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Space travel wreaks havoc on red blood cells, even after astronauts come home
If you want to go to space, prepare to have your blood messed with.
Humans evolved, alongside every other animal on our planet, for the specific environmental conditions on Earth. While those conditions are variable over long timespans, they don’t’ change all that much during a human lifetime. For the most part, the world you were born into is the one in which you remain.
That changes, of course, if you leave the planet, something only a small fraction of our species has accomplished, and only over the last 50 or so years. When that happens, the impact on the body can be rapid and substantial. From our earliest journeys into space, we noticed that astronauts inevitably experienced higher levels of blood cell death — hemolysis — leading to anemia when they returned home.
A recent study by Guy Trudel, a professor of medicine, surgery, and biochemistry from the Bone and Joint Research Laboratory at the Ottawa Hospital Research Institute, and colleagues, seeks to better understand the cause and consequences of space anemia in astronauts. Their findings were published in the journal Nature Medicine.
The study, funded by the Canadian Space Agency, gathered data from 14 astronauts before, during, and after 6-month missions to the International Space Station. The existence of hemolysis among astronauts has been well-known since the earliest missions, dating to before the Apollo program. Prior to this study, it was believed that hemolysis occurred as a result of fluid shift once astronauts arrived in space. Astronauts lose about 10 percent of the total fluid in their bodies, so a corresponding decline in red blood cells was expected and thought to be explained. The findings of the current study, however, reveal a larger and more complex picture.
“We were quite happy with the previous explanation, and we didn’t see a knowledge gap on space anemia,” Trudel told SYFY WIRE. “These results change everything. We now have a large knowledge gap on anything after six months. During a one-year mission or longer, we don’t know what will happen.”
Instead of red blood cell destruction happening as a result of the fluid shift, it’s now known that it is a primary effect of being in space. The astronaut participants of the study could only provide data as early as their fifth day in space, but it’s believed that hemolysis occurs immediately.
On Earth, each of our bodies destroys about 2 million red blood cells each day and replaces them with new ones. In space, astronauts lose about 3 million per day, an increase of 54% and their bodies have to increase red blood cell production to bridge the gap.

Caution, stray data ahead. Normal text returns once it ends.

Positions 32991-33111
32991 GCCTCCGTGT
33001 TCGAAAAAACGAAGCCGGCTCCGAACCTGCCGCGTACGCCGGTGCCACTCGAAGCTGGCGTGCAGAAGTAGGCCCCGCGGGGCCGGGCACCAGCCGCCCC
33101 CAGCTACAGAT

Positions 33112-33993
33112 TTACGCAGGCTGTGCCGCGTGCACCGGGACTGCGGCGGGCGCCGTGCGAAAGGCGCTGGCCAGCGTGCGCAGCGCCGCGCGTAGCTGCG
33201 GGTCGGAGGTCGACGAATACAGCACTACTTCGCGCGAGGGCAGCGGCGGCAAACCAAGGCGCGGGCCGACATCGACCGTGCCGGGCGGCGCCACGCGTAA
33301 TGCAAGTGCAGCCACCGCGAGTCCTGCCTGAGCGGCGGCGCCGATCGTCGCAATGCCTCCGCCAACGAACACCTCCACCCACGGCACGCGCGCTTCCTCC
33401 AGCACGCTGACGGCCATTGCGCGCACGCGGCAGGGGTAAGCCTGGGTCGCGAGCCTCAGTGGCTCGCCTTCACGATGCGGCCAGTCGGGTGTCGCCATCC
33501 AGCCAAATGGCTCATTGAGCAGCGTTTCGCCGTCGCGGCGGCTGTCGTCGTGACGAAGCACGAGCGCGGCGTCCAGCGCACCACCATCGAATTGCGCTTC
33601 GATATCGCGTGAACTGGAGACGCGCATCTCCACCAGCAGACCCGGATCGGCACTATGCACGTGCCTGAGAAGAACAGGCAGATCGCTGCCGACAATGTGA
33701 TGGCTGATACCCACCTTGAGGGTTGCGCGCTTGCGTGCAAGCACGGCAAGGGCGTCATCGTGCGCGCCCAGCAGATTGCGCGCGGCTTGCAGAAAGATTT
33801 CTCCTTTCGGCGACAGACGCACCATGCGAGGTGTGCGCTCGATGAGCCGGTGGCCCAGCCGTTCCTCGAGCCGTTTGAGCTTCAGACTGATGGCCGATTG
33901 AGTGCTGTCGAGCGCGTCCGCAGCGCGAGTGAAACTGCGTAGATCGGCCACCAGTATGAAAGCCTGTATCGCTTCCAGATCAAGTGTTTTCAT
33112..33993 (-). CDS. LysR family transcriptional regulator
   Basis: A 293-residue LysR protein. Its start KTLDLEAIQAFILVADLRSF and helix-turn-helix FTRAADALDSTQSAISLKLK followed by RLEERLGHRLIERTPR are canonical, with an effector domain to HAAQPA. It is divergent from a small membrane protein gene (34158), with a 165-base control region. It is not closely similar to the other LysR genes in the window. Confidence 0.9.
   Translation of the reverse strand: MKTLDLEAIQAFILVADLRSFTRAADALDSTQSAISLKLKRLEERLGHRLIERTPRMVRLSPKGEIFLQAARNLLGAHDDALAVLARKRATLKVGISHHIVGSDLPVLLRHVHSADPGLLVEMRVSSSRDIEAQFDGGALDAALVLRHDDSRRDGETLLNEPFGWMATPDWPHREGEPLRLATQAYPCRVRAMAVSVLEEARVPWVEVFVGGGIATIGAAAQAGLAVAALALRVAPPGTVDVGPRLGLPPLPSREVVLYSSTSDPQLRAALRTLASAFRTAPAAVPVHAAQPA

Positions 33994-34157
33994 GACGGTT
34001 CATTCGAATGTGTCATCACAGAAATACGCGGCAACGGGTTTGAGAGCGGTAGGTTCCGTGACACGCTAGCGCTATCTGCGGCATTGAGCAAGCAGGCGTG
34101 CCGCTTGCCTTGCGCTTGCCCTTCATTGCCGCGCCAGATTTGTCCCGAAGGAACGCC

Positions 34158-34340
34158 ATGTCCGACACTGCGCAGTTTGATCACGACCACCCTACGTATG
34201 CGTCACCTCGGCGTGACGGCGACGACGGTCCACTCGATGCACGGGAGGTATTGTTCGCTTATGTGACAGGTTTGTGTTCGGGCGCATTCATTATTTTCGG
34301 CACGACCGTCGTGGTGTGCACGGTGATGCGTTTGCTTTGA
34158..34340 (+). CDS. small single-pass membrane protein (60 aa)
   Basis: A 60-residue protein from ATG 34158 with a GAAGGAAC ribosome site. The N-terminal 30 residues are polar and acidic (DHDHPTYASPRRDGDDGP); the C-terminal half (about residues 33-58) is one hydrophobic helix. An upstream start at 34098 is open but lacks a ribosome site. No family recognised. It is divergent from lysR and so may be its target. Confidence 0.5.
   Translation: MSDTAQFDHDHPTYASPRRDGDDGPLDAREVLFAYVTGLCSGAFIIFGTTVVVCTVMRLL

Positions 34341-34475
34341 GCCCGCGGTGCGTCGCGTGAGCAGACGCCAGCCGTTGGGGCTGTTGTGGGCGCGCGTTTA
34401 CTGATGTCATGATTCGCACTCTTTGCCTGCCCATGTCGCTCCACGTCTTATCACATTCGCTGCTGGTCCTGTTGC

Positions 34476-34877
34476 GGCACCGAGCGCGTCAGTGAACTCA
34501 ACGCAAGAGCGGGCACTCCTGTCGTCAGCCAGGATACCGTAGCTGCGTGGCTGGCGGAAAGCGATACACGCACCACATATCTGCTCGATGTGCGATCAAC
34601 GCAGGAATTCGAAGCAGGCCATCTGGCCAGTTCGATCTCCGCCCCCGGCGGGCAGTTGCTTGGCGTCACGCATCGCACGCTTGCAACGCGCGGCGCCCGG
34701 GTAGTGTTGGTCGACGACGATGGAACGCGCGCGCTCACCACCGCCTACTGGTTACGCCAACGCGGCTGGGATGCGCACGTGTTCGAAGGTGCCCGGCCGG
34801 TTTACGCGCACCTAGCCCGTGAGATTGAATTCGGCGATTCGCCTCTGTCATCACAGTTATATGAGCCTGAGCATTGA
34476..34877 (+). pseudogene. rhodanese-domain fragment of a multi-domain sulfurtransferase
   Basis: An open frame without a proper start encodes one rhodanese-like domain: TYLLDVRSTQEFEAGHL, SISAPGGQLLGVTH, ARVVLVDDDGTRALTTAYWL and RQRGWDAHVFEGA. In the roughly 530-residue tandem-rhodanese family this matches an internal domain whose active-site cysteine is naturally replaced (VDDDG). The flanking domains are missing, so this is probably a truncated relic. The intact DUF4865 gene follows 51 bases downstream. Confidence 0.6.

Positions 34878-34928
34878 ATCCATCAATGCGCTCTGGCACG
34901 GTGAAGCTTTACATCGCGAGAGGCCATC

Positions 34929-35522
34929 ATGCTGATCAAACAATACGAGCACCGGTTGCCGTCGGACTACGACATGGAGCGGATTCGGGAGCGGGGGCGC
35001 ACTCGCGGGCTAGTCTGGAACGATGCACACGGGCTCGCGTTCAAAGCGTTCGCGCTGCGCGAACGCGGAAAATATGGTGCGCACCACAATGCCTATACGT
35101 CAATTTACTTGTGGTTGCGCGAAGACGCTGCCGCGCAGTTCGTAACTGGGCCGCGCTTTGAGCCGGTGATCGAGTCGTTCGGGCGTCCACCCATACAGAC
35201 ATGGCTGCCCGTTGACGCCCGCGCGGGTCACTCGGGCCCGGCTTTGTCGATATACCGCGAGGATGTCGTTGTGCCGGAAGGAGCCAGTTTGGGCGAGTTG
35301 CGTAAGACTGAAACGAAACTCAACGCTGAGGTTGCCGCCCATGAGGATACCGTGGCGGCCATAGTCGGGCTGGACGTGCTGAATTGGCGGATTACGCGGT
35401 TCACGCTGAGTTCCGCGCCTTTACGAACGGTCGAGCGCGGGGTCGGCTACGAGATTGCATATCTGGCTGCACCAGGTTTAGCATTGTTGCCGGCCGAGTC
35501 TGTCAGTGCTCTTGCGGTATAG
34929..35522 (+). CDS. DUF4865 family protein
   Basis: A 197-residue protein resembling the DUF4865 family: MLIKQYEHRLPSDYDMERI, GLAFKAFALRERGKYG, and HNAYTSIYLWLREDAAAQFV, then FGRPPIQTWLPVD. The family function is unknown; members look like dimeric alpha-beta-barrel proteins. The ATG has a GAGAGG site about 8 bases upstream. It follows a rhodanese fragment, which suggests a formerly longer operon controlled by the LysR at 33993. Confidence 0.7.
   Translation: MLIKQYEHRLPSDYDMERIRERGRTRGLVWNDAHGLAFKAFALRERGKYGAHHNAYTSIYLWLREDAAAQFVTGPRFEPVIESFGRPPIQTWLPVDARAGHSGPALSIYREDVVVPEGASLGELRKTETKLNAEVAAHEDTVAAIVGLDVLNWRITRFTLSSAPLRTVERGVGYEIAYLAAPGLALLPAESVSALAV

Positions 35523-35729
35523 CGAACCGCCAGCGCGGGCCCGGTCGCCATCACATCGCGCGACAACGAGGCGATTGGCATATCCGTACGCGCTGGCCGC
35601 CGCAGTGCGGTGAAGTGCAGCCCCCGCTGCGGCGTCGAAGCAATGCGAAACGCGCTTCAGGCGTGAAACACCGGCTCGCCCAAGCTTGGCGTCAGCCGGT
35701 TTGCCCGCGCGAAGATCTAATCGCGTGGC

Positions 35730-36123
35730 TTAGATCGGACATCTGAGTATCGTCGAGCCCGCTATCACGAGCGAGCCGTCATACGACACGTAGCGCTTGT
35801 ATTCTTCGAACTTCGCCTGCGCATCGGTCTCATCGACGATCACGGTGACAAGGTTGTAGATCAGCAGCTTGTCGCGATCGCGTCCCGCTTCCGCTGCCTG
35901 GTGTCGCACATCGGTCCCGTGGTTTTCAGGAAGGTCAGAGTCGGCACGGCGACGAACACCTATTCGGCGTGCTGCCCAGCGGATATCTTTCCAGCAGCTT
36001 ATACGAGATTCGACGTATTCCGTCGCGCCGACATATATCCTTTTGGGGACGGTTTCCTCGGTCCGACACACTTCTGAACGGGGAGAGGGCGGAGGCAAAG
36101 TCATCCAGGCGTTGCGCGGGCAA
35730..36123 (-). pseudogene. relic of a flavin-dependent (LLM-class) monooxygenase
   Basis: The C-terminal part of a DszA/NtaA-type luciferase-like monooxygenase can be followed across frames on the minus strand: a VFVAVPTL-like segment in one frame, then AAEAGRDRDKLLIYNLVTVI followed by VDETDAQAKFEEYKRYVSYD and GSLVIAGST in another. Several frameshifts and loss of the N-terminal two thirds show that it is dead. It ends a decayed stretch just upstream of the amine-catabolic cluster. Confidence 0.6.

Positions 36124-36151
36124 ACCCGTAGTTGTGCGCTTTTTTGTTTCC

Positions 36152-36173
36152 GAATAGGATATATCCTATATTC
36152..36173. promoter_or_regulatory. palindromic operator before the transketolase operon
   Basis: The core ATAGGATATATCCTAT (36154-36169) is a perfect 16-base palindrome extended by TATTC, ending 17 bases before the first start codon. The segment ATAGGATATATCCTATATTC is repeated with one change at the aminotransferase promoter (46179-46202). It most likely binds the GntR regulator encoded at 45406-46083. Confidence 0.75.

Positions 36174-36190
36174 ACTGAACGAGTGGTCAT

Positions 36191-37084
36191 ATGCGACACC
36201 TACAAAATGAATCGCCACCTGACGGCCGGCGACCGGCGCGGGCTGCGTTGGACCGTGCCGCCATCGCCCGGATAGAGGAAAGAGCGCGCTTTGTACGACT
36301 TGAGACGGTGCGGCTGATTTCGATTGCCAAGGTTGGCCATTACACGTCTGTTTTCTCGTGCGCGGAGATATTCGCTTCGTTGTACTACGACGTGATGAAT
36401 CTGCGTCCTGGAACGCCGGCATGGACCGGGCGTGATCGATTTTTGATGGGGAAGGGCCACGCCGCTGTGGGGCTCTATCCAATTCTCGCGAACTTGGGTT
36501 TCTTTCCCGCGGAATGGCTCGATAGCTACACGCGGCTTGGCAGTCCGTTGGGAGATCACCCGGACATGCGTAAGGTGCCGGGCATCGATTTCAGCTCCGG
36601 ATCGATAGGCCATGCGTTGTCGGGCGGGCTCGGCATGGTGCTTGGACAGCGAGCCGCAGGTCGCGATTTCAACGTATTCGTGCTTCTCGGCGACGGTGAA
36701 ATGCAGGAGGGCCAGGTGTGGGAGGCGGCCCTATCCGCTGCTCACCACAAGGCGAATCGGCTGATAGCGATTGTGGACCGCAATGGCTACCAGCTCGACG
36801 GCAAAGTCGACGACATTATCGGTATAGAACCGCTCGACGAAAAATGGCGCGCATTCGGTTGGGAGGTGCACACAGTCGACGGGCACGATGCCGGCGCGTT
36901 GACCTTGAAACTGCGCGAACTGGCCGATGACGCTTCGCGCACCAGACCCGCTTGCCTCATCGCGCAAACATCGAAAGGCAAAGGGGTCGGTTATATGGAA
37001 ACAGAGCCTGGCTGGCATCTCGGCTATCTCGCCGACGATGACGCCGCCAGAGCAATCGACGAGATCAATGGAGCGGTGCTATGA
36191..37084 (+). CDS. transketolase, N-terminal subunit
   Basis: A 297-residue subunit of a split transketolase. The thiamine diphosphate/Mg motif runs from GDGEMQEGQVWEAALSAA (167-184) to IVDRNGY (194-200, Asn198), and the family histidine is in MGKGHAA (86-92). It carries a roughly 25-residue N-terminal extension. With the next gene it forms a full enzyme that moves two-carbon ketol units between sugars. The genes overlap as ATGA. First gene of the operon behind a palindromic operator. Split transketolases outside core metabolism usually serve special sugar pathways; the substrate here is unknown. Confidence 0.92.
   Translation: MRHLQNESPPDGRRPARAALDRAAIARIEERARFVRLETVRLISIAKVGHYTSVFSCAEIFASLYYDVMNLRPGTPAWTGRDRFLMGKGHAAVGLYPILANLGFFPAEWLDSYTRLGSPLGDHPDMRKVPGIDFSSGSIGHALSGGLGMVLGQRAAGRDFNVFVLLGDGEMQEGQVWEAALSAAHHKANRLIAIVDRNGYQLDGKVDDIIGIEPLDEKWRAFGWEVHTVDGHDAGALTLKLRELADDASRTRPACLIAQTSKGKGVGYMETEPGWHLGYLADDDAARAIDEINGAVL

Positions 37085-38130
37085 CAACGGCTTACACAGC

While in space, the impact is minimal. Total red blood cell counts are lower, but so is the total fluid so they don’t meet the criteria of anemia. Trudel likens it to the loss of muscle mass while in space.
“You have lower muscle mass, but it doesn’t matter in space. Then when you get back to Earth you notice the loss of muscle,” Trudel said.
A similar phenomenon occurs with the red blood cells, and it happens even on short-duration flights. Those astronauts who spend 5 to 10 days in space find themselves anemic when they return to Earth. Moreover, the impact on the body lasts for at least a year, although to a lesser degree. The 14 astronauts who participated in the study still exhibited hemolysis at rates 30% higher than pre-flight a year after returning from orbit.
“The long term effect is about half what we had in space compared to pre-flight,” Trudel said. “We have to think of the structural changes. You have this increased turnover going on for six months, and now something in your body is different. It could lead to changes in the structure of your organs, changes to bone marrow, the spleen, or the liver.”
What’s unclear at this point is what precisely is driving the destruction of red blood cells. It could be microgravity, increased exposure to radiation, or the lack of Earth’s magnetic field impacting the blood. Trudel stated that some hypotheses are stronger than others, but we’re not yet sure the mechanism, outside of general exposure to space.
This knowledge has implications on long-duration missions like those heading to Mars or elsewhere in the solar system. When all goes well, the body’s natural stores pick up the slack while on-mission, but in the event of acute trauma or once landing on another world, that may not be the case.
Further study is needed to uncover the precise cause of blood cell death in order for us to develop treatments or preventative remedies before we can safely venture to more distant worlds.